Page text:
Paul Clement (00:06:39):Sure—and I think I would just disagree with you. And I think if you broaden the lens outside the patentcontext, competitive harm is one of the classic Article III injuries, like, you know, losing part of black acre orsomething. If this were an antitrust suit and we, and VMware were a monopolist and we sued them formonopolistic behavior, and part of the monopolistic behavior was infringing patents. I mean, it would beour loss of competition that would be the basis for Article III standing, and it wouldn’t matter whether anexclusive license. If we were bringing a common law action in federal court on diversity, when we wouldstill need to have Article III injury, if we were bringing an unfair competition action, I mean, as the name ofthe tort suggests, the classic Article III injury in that context is a loss of in injury. Monetary injury of course,is another sort of classic Article III injury, which we have certainly suffered. It’s so classic that, of course,the whole doctrine of when equity jurisdiction takes over is when you don’t have an adequate remedy oflaw and simply monetary damages, monetary injury, is a classic legal injury. So—Judge Stoll (00:07:45):What about, —just hypothetically, if there was a third party and it was had a acceptable, non-infringingalternative that it made, and could it sue for patent infringement where VMware, you know—VMware wasno longer practicing the patent, but it would have an economic benefit if VMware was not able to practicethe patent because it sells an acceptable non-infringing alternative, and it’s harmed by the competitionfrom VMware.Paul Clement (00:08:19):So, I think you asked your honor, would they have standing to bring a patent action, and—Judge Stoll (00:08:24):Under for service patent—they don’t own service patent.Paul Clement (00:08:28):Right. But, but the reason I want to restate the question—Judge Stoll (00:08:31):I just am asking because—your view of injury is very broad. And so I’m just testing it.Paul Clement (00:08:38):Right.Judge Stoll (00:08:38):And under your view injury, I’m wondering whether someone who creates, an acceptable, loud infringing,alternative and competes with both Cirba and VMware, would have standing, or at least be injured.Paul Clement (00:08:51):So if I’m understanding the hypo, right. I think the answer is yes. The reason I wanted to sort of, becauseeven the way you formulated the question, I think actually encompasses both Article III standing andmaybe a statutory question. And on the statutory question, it might be a loser, but you said, —do theyhave standing to bring a patent case? And with all due respect, I don’t even think that’s the right question.The question is, do they have Article III injury? And the answer is yes. On the merits—Judge Stoll (00:09:18):They have Article III injury as a result of, just to make sure I’m being very clear, as a result of VMware usingCirba’s patent?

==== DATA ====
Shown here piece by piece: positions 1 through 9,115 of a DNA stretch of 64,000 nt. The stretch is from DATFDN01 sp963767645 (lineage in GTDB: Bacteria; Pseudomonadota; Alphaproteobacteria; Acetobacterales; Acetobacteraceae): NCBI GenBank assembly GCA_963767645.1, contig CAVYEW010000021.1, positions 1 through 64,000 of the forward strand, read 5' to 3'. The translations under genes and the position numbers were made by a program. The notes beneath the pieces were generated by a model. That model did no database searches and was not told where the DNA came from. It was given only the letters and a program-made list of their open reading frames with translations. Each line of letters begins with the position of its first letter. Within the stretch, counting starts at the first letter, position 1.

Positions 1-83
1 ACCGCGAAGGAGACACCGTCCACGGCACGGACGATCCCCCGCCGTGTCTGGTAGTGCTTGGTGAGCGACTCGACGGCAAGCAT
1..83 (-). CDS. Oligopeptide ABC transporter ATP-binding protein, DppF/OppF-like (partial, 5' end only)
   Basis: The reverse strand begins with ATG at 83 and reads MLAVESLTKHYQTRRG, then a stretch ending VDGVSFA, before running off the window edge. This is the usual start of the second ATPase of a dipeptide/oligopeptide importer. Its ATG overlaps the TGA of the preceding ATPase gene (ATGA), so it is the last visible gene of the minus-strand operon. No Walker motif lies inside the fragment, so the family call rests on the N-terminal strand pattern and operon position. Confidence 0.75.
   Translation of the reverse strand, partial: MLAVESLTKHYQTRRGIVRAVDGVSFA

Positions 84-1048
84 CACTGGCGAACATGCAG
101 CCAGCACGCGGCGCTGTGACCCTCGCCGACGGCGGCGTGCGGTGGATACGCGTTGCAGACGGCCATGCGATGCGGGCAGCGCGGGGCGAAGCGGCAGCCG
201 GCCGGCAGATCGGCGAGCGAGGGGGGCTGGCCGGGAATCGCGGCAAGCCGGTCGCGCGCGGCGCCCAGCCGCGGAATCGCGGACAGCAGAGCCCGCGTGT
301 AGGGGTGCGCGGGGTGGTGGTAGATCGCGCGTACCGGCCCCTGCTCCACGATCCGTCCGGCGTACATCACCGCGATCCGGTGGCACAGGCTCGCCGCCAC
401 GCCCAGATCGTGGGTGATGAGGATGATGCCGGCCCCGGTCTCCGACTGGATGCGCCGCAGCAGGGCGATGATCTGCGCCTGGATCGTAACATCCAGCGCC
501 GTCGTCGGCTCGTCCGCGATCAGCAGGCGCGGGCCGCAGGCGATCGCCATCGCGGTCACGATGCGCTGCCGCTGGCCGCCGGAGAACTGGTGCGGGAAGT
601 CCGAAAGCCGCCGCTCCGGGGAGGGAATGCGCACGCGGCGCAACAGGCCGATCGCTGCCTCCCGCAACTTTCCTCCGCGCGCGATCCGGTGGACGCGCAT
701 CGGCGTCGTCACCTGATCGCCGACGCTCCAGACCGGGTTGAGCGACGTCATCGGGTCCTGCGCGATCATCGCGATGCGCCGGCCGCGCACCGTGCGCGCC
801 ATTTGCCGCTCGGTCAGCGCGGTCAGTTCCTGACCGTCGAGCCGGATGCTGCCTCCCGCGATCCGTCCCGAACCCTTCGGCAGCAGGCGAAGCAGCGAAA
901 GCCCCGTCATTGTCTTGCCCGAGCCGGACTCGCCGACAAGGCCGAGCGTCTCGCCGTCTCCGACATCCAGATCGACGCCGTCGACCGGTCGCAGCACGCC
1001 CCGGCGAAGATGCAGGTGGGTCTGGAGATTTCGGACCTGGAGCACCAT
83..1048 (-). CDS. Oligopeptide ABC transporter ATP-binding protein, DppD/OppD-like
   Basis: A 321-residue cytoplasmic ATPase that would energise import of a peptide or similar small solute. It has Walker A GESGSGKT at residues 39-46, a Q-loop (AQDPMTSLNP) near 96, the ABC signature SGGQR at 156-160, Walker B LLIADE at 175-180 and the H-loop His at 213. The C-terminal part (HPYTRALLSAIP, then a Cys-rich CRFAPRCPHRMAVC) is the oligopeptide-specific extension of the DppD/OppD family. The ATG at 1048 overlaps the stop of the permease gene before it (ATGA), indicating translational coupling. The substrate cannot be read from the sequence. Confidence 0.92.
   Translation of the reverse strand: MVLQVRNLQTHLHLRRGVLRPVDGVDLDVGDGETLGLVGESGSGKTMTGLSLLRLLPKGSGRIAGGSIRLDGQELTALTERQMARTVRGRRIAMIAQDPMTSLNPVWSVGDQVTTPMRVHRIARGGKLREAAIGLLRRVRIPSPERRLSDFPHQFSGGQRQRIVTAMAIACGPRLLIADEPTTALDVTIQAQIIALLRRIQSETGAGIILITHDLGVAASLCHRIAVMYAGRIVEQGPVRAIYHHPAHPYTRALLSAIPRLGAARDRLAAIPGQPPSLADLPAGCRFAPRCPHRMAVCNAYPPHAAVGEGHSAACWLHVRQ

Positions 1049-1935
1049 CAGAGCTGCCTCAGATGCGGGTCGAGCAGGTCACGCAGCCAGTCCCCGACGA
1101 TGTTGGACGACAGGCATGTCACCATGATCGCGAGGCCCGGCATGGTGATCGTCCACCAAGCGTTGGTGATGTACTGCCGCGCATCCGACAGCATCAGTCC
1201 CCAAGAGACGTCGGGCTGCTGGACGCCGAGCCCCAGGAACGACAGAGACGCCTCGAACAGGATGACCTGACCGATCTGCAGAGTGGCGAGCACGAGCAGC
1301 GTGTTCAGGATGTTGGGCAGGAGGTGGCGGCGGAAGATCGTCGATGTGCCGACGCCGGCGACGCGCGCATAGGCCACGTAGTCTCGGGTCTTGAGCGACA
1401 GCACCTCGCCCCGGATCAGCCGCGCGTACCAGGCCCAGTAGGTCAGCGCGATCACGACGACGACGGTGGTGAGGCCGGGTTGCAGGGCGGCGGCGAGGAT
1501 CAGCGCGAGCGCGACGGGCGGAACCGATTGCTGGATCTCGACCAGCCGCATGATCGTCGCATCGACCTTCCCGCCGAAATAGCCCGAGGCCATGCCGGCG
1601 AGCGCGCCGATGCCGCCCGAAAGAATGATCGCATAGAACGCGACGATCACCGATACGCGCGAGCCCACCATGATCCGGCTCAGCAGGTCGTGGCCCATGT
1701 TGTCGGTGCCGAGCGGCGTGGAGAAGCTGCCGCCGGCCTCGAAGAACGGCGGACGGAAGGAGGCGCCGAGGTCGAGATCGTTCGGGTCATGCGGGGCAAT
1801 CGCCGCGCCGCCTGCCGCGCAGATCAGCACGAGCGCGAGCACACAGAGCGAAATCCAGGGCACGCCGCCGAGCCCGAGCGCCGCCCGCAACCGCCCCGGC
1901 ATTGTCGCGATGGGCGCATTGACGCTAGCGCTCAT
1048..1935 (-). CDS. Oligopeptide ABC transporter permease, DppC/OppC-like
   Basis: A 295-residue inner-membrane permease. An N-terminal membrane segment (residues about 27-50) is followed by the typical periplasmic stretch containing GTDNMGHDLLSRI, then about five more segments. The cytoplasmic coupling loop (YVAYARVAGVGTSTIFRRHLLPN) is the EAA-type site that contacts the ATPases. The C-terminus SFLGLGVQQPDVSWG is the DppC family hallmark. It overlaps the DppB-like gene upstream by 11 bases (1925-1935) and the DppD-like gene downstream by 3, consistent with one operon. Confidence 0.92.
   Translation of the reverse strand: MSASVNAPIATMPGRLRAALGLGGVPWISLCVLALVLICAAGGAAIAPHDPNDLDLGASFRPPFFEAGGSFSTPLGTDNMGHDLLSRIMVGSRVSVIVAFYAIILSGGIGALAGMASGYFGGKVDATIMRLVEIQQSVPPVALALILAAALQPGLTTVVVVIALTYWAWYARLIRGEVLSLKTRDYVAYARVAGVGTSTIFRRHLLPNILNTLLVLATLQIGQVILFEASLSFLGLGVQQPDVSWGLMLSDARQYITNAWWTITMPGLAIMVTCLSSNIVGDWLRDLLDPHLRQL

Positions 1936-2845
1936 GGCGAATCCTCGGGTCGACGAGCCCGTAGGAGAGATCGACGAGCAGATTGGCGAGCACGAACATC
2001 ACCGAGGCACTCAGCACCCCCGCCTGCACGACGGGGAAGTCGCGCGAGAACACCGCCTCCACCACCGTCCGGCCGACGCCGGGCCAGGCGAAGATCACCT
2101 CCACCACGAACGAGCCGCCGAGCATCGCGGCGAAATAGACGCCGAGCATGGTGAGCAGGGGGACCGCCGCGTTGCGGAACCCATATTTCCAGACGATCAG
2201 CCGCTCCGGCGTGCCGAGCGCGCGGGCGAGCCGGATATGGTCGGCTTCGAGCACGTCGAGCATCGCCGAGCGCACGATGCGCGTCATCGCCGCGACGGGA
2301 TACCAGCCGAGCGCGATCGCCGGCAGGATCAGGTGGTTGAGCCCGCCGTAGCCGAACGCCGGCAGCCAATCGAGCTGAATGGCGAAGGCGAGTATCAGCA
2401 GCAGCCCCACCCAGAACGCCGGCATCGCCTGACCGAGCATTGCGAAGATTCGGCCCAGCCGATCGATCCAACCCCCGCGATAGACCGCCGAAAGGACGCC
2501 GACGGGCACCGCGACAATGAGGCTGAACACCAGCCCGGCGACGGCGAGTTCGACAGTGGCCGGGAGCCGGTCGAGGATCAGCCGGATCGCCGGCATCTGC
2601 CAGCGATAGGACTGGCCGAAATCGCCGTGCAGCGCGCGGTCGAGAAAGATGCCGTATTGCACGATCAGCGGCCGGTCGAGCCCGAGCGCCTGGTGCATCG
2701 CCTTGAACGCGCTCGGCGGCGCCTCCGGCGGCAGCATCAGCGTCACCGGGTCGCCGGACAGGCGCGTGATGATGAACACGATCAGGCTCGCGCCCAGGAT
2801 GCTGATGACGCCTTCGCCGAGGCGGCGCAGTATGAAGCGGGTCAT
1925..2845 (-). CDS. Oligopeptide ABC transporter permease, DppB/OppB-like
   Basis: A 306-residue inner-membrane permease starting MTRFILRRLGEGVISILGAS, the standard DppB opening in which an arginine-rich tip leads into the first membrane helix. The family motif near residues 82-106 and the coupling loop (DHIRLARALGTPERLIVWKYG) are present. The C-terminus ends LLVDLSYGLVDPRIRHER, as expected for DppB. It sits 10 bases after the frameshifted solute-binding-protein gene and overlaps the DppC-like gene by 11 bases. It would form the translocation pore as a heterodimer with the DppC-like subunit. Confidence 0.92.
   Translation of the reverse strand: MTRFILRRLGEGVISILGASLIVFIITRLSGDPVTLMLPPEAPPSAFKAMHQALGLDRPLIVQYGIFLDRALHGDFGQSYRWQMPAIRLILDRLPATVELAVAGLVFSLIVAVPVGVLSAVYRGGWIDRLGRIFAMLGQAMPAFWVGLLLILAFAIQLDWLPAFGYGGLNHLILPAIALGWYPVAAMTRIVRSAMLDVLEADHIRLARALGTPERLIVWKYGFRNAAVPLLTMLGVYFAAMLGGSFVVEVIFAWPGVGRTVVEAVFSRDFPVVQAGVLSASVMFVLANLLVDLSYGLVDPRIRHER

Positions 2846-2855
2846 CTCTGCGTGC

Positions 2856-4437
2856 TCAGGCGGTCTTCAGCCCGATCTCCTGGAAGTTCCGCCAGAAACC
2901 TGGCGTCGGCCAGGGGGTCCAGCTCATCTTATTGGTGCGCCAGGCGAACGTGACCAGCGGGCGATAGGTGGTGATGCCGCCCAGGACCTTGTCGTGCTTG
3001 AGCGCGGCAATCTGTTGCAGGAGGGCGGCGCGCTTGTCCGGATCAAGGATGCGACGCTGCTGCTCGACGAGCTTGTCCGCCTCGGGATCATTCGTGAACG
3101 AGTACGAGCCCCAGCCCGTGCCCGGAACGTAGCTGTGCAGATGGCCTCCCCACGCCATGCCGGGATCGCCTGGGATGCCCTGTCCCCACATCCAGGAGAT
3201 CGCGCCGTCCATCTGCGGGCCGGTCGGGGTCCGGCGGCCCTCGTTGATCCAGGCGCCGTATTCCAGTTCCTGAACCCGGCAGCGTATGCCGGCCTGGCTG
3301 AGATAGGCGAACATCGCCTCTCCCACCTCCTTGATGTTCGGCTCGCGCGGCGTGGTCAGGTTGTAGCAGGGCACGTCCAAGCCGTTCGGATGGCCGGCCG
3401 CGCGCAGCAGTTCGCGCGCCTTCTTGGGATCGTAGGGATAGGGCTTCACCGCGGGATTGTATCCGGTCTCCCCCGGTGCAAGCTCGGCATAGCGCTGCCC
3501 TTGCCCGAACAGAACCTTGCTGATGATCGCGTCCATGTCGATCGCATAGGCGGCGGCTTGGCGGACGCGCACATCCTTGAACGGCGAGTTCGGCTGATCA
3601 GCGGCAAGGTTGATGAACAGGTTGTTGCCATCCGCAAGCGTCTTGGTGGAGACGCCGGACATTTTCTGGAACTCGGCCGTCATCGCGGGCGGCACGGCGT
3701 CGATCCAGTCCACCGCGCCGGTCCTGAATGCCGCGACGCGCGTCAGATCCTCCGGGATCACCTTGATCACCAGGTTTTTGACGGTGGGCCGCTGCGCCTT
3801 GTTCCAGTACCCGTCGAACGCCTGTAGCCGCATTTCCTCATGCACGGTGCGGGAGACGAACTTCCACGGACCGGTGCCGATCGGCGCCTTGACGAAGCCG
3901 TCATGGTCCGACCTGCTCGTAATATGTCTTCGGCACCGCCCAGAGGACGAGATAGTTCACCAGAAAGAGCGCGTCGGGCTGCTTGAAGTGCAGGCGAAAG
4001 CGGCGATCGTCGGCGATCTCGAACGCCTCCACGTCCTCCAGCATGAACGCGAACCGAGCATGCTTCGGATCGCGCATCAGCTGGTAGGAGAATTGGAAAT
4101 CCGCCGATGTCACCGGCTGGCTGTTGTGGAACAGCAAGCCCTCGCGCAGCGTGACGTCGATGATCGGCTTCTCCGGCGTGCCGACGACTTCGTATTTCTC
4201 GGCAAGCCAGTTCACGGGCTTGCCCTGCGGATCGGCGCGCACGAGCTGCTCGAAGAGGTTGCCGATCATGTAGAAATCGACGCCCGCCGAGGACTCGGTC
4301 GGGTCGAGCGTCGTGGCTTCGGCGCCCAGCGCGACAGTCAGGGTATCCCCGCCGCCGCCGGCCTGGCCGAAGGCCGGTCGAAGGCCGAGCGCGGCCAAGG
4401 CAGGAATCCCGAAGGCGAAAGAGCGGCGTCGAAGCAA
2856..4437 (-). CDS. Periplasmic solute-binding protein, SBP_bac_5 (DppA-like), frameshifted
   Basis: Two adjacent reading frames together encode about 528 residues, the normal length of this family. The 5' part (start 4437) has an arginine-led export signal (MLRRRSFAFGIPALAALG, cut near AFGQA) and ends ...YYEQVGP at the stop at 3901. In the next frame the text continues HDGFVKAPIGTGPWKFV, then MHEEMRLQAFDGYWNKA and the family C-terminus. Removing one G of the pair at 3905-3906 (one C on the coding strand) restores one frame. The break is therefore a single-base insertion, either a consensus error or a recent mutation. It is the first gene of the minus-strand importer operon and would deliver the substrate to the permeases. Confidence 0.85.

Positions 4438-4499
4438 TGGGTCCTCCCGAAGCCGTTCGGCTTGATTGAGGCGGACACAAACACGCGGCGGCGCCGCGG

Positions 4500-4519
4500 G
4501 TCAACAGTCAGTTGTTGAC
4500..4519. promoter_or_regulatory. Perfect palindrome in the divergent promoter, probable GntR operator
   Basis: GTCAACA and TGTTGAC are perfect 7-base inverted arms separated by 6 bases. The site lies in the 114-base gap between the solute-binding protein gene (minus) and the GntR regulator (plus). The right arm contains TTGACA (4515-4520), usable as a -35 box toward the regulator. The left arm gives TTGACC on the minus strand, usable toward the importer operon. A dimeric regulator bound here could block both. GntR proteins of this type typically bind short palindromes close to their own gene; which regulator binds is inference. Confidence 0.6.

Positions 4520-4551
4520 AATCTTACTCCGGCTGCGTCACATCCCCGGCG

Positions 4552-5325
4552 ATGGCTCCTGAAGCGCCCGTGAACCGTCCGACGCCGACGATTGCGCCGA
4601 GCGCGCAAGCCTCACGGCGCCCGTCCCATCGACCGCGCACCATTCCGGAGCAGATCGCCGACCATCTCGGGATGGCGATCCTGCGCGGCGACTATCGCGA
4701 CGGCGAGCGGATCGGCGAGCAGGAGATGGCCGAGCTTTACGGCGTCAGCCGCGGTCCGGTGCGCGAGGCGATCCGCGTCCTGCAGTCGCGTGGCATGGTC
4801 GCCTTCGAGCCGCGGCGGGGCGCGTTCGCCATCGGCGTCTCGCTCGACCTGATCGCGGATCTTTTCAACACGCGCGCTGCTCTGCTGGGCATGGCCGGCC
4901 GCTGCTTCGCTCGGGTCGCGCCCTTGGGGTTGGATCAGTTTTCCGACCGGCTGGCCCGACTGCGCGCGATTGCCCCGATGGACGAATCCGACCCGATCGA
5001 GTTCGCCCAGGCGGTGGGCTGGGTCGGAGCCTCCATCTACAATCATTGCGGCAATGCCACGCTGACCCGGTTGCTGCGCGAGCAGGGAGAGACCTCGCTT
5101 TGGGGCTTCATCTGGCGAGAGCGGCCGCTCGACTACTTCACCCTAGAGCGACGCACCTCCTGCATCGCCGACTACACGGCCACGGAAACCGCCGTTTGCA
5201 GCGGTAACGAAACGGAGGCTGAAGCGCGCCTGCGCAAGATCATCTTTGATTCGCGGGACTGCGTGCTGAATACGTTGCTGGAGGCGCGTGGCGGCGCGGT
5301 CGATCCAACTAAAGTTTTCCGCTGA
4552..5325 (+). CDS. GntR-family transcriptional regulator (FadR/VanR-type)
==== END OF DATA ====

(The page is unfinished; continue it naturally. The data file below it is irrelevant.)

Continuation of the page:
Paul Clement (00:09:26):Sure.Judge Stoll (00:09:27):Okay.Paul Clement (00:09:28):—I mean it, and maybe that seems odd to you, and I think if it seems odd to you, it’s only because of oneof two things. One is that claim would be a loser on the merits based on the fact that they’re suing on thewrong patent or there’s no infringement or what, you know, whatever the basis is for that to be a deadbang loser on the merits as a statutory matter, that may make it seem counterintuitive to you. Or it couldbe just because there’s like three or four decades of these cases that conflate the two, but with all respect,I think, —it’s standing Article III, standing is trans-substantiate. So even to say, well, is there Article IIIstanding to bring a patent claim, is with all due respect, not right. It’s just the questions, is there Article IIIstanding, and if there is, we can talk about all the statutory prerequisites and we can bring (b)(6) motionsand we can deal with issues of waiver in the, like under (b)(6), but not (b)(1).Judge Stoll (00:10:23):I understand, your point is that all of that is taken care of the statutory or prudential standing.Paul Clement (00:10:29):Absolutely. Absolutely.Judge Stoll (00:10:30):What about the fact that Judge Stark three times said, that he did not think that VMware weaved itsargument of regarding prudential standing?Paul Clement (00:10:42):So, —we disagree with him on that. I think if you look for example at the place I ask you to look is appendixpage 370, where the legal authority for VMware’s argument about standing is presented. There’s areference to (b)(1), not (b)(6). There’s a reference to subject matter jurisdiction, not failure to state a claim.And there are three separate references on that one page to constitutional standing. So one reference toprudential standing, and it never sort of sees the light of day again. Then of course, Judge Stark is emphaticthat he’s ruling on constitutional standing, but I do want to be equally emphatic that it really doesn’tmatter. I mean, at this juncture, because we were poured out of court and dismissed as a party to thislawsuit because we lacked Article III injury. That’s his holding in his order dismissing us as a party. Nowthat’s just wrong and it’s mandamuosly wrong. If you can, if mandam—Judge Taranto (00:11:37):What on the assumption, which I know you disagree with, you just said, you disagree with that any kind oflack of statutory right to be a plaintiff here was preserved, why should we not affirm on the ground thatyou didn’t belong—as a statutory matter for exactly the reasons that he, that Judge Stark relied on—butunder the constitutional label, at least, at least initially. Well, so turn what practical differences there.Don’t worry about the clock.Paul Clement (00:12:15):Okay. There’s—I have two responses. One, it shows you the practical difference, but the other is, of coursewe think that we have an exclusive license.